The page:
After Harrison’s death, Hampel fell into depression and was encouraged to continue her creative pursuits. As a result, she decided to take up creative writing. Having been a lifetime reader, she found the introduction effortless.
“I just dove into the writing water,” she said.
Her first novel “Gumshoe,” follows the story of an incompetent private eye who flees New York City on a case that leads him up the Hudson River Valley.
Hampel follows a creative process that is totally free of form or structure. Before she learned to use a typewriter or a computer, she wrote all of her stories by hand. She does most of her writing in the afternoons and follows a plot that goes where she pleases.
“I never know what I’m going to do,” she said of the process of creating plots for her novels. “I start with one sentence and that’s all I need. I go on from there. Some of these real hot shot authors talk about planning their works. But I don’t understand how they do that because I have no idea what the characters are going to do next.”
Her own technique appears to be paying off. Aside from publishing her 10 books, Hampel’s gotten calls from readers telling her they can’t put her books down.
“Now that is a real compliment,” she said. “That’s better than any amount of money.” 
In the course of explaining the plots of her books, sometimes she has trouble remembering how her own stories end.
“It’s just like my painting,” she said. “I can do a painting and the next day I can’t remember it — it’s gone. When I write, I finish a story and then I forget it. I just go write on to the next one.”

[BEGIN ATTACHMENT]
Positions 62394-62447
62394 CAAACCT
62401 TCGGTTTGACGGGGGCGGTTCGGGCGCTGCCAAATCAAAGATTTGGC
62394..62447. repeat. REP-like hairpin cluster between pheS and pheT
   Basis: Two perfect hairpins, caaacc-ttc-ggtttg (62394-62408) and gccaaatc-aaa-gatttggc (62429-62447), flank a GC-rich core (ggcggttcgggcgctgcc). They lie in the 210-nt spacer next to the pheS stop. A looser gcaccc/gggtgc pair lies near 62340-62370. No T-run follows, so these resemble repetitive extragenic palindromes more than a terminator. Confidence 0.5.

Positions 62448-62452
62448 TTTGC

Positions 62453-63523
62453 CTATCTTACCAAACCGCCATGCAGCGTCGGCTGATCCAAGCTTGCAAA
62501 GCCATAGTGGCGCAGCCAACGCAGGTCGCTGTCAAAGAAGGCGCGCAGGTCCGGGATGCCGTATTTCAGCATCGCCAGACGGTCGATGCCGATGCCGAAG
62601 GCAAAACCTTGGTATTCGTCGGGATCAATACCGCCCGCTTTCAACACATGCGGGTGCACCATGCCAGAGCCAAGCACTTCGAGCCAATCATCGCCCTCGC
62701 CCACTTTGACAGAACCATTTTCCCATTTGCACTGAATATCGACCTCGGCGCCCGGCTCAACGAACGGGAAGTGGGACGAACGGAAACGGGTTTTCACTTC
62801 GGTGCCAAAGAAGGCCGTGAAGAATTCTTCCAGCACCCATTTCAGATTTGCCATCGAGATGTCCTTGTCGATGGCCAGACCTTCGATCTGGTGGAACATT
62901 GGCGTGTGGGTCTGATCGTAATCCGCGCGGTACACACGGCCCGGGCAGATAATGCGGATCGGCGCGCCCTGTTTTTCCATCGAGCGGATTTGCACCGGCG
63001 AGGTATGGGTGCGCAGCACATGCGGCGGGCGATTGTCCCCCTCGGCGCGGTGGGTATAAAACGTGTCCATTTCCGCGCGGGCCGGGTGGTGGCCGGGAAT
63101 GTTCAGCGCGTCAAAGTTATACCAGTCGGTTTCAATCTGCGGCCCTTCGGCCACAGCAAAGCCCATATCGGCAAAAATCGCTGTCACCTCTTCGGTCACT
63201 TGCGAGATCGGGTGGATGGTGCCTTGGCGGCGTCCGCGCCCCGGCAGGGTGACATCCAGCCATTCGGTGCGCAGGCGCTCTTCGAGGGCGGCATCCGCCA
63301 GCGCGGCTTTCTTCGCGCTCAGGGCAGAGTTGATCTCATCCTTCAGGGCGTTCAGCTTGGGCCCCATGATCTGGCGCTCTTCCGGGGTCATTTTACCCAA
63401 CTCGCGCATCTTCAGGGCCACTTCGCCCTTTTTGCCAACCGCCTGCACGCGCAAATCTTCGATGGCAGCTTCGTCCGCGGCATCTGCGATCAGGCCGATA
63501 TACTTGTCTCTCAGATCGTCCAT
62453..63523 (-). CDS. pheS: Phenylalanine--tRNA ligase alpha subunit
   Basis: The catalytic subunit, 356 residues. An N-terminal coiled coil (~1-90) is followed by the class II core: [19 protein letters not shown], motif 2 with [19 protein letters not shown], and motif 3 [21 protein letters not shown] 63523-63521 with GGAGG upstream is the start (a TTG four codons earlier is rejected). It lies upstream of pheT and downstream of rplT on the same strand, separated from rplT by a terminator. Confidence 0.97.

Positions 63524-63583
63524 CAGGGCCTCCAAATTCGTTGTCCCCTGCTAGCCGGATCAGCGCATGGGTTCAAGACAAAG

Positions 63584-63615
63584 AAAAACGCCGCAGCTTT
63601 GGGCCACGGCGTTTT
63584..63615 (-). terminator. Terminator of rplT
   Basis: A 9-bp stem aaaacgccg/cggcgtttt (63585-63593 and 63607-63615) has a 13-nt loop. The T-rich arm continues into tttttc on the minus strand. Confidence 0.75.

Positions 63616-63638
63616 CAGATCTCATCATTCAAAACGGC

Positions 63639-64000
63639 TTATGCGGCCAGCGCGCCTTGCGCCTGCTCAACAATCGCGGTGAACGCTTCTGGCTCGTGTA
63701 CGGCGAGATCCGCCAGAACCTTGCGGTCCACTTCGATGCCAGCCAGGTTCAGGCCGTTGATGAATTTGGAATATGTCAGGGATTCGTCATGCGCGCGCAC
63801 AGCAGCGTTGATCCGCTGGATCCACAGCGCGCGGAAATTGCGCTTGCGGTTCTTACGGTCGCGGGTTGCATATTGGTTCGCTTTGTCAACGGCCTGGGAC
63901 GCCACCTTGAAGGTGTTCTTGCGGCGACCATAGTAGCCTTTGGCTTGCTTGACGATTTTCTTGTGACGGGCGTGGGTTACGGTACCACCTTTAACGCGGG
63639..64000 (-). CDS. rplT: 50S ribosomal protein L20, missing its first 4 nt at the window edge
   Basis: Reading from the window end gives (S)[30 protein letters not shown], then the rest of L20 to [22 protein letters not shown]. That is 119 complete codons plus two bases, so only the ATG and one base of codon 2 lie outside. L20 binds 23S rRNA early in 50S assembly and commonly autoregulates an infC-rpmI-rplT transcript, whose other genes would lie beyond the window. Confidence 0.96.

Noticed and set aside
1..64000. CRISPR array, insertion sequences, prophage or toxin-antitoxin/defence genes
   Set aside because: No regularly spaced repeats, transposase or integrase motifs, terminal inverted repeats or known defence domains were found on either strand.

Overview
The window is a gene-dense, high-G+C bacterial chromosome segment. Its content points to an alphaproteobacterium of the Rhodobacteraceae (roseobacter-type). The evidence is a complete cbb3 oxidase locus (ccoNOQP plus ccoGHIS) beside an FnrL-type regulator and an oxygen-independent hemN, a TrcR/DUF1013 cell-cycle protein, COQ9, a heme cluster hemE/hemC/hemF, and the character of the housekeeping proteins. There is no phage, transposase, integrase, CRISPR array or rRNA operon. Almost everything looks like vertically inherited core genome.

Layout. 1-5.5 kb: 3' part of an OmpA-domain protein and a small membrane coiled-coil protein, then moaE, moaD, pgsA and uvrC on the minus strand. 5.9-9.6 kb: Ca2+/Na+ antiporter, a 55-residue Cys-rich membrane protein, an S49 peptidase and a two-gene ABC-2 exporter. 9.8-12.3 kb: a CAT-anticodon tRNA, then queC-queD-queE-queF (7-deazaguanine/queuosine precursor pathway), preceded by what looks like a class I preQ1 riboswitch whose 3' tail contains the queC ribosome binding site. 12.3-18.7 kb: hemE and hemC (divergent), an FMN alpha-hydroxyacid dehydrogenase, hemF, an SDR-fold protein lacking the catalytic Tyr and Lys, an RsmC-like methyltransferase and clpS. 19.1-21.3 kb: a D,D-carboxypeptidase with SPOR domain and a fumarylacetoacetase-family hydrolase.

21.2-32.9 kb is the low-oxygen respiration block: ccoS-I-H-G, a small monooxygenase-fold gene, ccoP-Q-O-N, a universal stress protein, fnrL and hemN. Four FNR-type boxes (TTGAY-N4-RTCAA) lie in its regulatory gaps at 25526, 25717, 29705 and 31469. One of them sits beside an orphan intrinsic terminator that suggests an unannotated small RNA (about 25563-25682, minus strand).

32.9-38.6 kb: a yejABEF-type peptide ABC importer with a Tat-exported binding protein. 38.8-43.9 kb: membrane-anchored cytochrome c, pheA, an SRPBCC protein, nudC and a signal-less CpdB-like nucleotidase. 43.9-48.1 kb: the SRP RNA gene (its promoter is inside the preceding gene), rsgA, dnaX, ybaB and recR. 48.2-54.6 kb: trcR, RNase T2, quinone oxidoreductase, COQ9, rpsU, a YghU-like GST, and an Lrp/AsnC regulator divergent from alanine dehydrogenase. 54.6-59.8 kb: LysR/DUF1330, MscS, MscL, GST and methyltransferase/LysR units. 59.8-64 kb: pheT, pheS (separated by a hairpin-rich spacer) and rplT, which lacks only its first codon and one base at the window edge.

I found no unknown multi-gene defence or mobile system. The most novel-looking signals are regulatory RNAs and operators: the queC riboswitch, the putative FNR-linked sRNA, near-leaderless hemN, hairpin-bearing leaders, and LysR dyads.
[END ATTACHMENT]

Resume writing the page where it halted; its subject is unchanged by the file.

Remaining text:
This year, Hampel published her latest book, “Once a Gypsy.” The novel follows her female heroine, Cassie Connelly, as she uncovers her Romani heritage. Hampel says she writes most of her books for young women and wanted to write about the experience of Romani peoples, also commonly known as gypsies, during the Second World War, when millions were sentenced to forced labor and imprisonment in concentration camps. 
At 246 pages, “Once a Gypsy” is the longest work she’s completed. While she insists her books write themselves, she said she was particularly pleased with this one’s conclusion.
“It ended the way it should’ve,” she said.
Hampel says she anticipates she has at least 10 more books to write. And while she contemplates her next piece, she’s a voracious reader. In addition to fiction and nonfiction she courteously told a reporter that she reads every issue of the Addison Independent from cover to cover — starting at the back. 
“I guess I’m just a backwards girl,” she joked. 
As she’s lost some of her vision, Hampel is starting to use Dragon, a piece of audio transcription software, to write her next book. She says this novel will be about a kidnapped girl with no recollection of her identity who is transported to Canada under cover of darkness.
Hampel has her sights set on living to at least 110 and she has more books to write. While she may not get out around town as much as she used to, writing, she said, is a perfectly suitable escape.
“I enjoy doing this,” she said. “This is one way to get out of the house and it’s easy.”